Friday 24 November 2017

Home-birth case woman not liable for State's €100,000 costs

Aodhan O'Faolain and Ray Managh

A PREGNANT woman who lost her High Court bid to force the HSE to assist her in having a home birth, will not have to pay state legal costs, significantly more than €100,000.

However she will have to pay her own legal costs.

Last month, Ms Justice Iseult O'Malley dismissed Aja Teehan's (pictured) action against the HSE and the Minister for Health and adjourned the question of costs until yesterday. Judge O'Malley had decided that Ms Teehan, a university lecturer, was not entitled to compel the HSE to accept liability for risk involved in a home birth and which it did not believe was justifiable.

Today the minister and the HSE sought orders that Ms Teehan pay their legal costs.

Both argued that no point of public importance had been raised in the case and that the normal practice, where the losing party should pay all the legal costs, should apply.

However, Ms Teehan's lawyers argued that no order in regards to costs should be made. They claimed that the normal practice should be departed from as Ms Teehan had raised issues of public importance in her action. The judge agreed and said the case had brought clarification to certain matters.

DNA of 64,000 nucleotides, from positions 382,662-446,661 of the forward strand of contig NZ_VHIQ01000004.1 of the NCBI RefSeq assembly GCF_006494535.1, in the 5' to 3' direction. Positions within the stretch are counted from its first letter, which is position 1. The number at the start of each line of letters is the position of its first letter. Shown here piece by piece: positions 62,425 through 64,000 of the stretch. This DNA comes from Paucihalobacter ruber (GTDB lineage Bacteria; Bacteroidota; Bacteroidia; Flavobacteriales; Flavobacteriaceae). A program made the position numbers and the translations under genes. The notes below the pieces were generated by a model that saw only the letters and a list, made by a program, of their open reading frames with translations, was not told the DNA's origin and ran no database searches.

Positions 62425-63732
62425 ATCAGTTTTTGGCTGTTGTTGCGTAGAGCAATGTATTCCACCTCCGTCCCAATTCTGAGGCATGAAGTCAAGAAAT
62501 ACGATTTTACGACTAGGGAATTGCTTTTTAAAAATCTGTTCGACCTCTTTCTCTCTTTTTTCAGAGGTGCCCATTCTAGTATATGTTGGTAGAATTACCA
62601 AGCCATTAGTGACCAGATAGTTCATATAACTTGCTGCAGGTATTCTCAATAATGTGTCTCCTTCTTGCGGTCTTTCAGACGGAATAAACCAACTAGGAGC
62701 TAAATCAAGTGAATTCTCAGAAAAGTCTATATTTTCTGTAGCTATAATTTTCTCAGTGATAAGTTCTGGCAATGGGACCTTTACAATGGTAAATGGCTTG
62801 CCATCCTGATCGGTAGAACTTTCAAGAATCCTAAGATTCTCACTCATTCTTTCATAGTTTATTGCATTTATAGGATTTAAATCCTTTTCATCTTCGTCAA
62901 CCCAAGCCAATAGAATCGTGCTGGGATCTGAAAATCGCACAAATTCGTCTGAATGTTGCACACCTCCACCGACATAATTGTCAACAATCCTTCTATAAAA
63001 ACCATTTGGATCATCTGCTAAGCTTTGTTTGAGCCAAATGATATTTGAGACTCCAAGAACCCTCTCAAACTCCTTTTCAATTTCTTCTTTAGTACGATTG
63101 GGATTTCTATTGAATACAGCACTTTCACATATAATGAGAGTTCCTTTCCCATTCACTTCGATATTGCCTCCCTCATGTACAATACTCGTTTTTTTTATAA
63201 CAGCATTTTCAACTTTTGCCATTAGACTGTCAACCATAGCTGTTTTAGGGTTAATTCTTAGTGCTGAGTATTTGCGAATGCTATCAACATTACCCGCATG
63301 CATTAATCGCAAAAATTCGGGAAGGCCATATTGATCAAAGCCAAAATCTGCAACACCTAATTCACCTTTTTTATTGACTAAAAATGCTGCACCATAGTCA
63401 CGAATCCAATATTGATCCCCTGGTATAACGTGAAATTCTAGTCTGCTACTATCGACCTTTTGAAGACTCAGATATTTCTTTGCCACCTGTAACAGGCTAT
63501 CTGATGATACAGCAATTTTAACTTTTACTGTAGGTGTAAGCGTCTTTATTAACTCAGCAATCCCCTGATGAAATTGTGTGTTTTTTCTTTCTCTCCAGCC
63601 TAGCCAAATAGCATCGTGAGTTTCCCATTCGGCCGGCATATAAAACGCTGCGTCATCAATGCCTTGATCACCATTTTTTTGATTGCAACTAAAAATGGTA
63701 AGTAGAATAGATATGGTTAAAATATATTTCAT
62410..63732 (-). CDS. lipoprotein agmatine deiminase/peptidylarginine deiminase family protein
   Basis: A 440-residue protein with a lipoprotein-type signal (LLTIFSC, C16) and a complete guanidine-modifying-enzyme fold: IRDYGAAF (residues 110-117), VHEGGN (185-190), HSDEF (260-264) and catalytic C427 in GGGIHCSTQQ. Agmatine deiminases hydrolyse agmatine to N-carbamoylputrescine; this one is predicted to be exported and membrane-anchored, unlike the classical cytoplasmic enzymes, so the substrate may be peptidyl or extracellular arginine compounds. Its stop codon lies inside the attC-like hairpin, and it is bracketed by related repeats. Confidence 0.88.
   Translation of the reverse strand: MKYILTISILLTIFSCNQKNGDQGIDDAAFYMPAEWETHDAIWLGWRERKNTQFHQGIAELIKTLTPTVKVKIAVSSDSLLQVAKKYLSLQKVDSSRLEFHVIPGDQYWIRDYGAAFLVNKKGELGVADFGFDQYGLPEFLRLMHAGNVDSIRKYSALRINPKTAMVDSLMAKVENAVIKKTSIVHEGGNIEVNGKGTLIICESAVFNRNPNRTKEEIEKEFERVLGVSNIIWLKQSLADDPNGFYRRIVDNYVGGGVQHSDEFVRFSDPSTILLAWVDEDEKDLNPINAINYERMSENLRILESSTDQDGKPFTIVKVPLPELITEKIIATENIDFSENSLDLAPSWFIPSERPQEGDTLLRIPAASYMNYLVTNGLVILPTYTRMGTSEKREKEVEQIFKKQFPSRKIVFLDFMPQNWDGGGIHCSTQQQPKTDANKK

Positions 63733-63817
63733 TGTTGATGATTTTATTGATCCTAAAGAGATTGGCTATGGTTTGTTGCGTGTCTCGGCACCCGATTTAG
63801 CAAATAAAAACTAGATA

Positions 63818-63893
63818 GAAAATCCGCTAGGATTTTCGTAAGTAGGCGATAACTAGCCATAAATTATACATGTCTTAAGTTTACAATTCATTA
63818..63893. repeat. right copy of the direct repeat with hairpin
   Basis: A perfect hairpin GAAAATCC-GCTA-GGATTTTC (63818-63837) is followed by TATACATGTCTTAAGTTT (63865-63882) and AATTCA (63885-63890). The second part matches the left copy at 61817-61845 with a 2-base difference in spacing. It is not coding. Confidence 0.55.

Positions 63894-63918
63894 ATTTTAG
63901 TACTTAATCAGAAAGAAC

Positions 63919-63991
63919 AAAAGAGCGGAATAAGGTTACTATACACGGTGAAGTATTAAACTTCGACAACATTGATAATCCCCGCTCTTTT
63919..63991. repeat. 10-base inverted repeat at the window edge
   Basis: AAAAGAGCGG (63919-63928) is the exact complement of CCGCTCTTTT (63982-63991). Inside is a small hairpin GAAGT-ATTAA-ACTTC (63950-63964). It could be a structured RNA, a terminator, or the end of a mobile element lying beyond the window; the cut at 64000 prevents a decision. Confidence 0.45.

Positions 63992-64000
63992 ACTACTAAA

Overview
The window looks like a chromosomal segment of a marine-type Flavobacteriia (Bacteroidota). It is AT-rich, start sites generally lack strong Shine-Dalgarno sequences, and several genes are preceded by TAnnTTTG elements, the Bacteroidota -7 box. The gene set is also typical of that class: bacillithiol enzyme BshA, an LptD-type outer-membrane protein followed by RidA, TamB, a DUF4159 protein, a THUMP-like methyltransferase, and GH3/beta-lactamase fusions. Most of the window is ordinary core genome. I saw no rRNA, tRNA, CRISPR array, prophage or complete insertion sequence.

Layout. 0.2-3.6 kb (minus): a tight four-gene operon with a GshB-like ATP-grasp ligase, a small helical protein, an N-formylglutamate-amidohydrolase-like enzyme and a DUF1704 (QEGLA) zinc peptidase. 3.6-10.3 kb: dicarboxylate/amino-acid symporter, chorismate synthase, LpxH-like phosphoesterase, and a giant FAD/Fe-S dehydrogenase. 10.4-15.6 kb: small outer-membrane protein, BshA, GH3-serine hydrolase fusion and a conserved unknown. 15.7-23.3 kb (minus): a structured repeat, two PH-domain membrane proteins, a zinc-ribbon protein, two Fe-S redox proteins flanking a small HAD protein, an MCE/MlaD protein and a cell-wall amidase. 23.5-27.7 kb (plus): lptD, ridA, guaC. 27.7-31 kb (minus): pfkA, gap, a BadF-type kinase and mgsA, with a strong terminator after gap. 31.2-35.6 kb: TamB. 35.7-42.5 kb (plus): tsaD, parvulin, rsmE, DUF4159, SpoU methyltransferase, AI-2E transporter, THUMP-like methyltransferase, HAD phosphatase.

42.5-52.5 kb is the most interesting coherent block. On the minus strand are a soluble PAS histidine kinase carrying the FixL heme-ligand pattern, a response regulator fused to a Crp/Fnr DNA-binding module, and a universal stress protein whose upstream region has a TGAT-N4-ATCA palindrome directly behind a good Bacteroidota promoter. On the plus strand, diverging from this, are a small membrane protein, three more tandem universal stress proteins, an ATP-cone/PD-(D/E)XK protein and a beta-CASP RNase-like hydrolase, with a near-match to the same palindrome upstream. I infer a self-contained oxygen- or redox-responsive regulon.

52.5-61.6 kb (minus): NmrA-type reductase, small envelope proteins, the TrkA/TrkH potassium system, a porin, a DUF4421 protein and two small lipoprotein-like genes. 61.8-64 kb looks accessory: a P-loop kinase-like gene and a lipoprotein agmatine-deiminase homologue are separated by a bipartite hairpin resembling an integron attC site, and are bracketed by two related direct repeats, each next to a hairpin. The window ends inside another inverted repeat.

Judge O'Malley said she would not make any order in relation to the costs of the action, which means that each side will have to pay their own legal fees.

Ms Teehan, who was not in court, is expecting her second child on October 13, and wanted to give birth at her home in Thomastown, Co Kilkenny, assisted by an HSE midwife.

Her first child was born following a caesarean section. She claimed an HSE blanket policy of refusal to cover home births for women who have previously had caesarean-section births, meant a midwife would not get indemnity cover to attend the delivery.

In her judgment last month dismissing Ms Teehan's action, Judge O'Malley said the issue of insurance cover had been at the heart of the problem.

The judge said while Ms Teehan argued the risk in her case was minute, there was no suggestion she would waive liability regarding any injury resulting from engaging a midwife for a home birth.

Ms Teehan was asking the HSE to assume the burden of liability relating to a risk it considered, on reasonable grounds, was better avoided.

Ms Teehan had sought an order quashing an HSE decision earlier this year, refusing her application for a home birth.

She claimed the HSE's refusal breached her constitutional rights and the European Convention on Human Rights.

Irish Independent

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